The Company has obtained letters of credit, performance bonds and insurance policies for the performance of the following: landfill final capping, closure and post-closure requirements; certain collection, landfill and transfer station contracts; environmental remediation; and other obligations. Letters of credit are supported by the Company’s Revolver (Note 6).
The Company does not expect that any claims against or draws on these instruments would have a material adverse effect on the Company’s condensed consolidated financial statements. The Company has not experienced any unmanageable difficulty in obtaining the required financial assurance instruments for its current operations. In an ongoing effort to mitigate risks of future cost increases and reductions in available capacity, the Company continues to evaluate various options to access cost-effective sources of financial assurance.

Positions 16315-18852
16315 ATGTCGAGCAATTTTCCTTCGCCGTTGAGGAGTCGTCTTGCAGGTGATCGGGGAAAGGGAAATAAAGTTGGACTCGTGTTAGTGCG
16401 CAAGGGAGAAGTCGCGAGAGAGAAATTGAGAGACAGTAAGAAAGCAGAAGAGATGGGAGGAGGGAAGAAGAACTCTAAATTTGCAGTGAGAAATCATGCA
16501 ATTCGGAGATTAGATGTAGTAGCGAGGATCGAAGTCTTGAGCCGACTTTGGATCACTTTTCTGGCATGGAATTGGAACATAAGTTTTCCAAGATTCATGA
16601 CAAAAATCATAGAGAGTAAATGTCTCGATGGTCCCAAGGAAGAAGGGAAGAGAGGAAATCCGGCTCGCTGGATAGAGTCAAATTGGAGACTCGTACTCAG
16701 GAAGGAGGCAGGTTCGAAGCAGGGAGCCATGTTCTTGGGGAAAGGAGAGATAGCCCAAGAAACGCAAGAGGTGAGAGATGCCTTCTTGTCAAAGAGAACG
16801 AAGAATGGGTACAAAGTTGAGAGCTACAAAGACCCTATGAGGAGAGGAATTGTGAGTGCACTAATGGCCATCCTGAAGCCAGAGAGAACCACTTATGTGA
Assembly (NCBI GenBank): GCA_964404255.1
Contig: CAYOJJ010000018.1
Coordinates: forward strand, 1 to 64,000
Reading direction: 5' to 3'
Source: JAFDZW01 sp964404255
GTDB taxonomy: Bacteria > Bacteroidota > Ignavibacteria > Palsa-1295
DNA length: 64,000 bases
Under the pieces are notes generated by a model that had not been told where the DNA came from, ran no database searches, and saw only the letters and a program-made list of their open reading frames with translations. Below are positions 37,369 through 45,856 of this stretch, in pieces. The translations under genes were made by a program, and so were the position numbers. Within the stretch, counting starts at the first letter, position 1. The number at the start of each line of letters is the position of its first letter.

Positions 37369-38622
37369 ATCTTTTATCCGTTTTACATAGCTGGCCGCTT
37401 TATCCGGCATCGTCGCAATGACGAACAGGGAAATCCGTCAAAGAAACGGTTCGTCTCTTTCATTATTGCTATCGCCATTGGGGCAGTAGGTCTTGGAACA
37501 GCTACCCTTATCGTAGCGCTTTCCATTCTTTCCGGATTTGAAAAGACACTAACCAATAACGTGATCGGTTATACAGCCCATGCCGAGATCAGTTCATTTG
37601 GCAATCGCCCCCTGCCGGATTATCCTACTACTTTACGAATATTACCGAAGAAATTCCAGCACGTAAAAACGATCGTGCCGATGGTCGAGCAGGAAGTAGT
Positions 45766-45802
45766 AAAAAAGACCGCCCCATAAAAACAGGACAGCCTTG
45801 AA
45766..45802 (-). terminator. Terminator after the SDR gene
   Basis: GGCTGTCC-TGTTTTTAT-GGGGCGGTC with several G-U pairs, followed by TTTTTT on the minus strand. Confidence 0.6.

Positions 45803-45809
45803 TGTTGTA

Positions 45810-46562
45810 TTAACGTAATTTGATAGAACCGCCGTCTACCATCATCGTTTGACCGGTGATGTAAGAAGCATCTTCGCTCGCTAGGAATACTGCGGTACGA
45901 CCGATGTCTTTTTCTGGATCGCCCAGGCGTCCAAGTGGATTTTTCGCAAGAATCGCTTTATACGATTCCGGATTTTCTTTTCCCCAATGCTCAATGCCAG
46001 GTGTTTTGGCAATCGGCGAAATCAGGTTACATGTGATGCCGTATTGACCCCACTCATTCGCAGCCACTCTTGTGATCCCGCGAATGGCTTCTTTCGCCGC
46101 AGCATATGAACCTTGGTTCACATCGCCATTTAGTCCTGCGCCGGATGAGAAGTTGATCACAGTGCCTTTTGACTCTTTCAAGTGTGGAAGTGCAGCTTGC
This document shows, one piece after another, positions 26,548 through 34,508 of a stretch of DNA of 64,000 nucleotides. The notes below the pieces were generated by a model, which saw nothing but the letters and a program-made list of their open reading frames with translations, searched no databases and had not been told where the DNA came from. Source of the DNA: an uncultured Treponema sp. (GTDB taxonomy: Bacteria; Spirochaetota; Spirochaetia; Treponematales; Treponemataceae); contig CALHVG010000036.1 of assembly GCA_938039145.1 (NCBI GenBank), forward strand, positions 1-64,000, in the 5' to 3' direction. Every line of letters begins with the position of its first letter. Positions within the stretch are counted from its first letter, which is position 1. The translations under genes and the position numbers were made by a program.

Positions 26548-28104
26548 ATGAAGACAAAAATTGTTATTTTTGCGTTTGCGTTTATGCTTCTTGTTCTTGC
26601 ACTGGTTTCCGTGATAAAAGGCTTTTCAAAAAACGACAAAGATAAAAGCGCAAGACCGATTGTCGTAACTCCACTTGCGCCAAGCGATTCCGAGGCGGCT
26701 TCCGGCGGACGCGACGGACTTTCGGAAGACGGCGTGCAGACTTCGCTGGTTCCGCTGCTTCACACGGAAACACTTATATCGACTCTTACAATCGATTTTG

Insurance
The Company carries insurance coverage for protection of its assets and operations from certain risks including automobile liability, general liability, real and personal property, workers' compensation, directors' and officers' liability, pollution, legal liability and other coverages the Company believes are customary to the industry. The Company's exposure to loss for insurance claims is generally limited to the per incident deductible, or self-insured retention, under the related insurance policy. Its exposure, however, could increase if its insurers are unable to meet their commitments on a timely basis.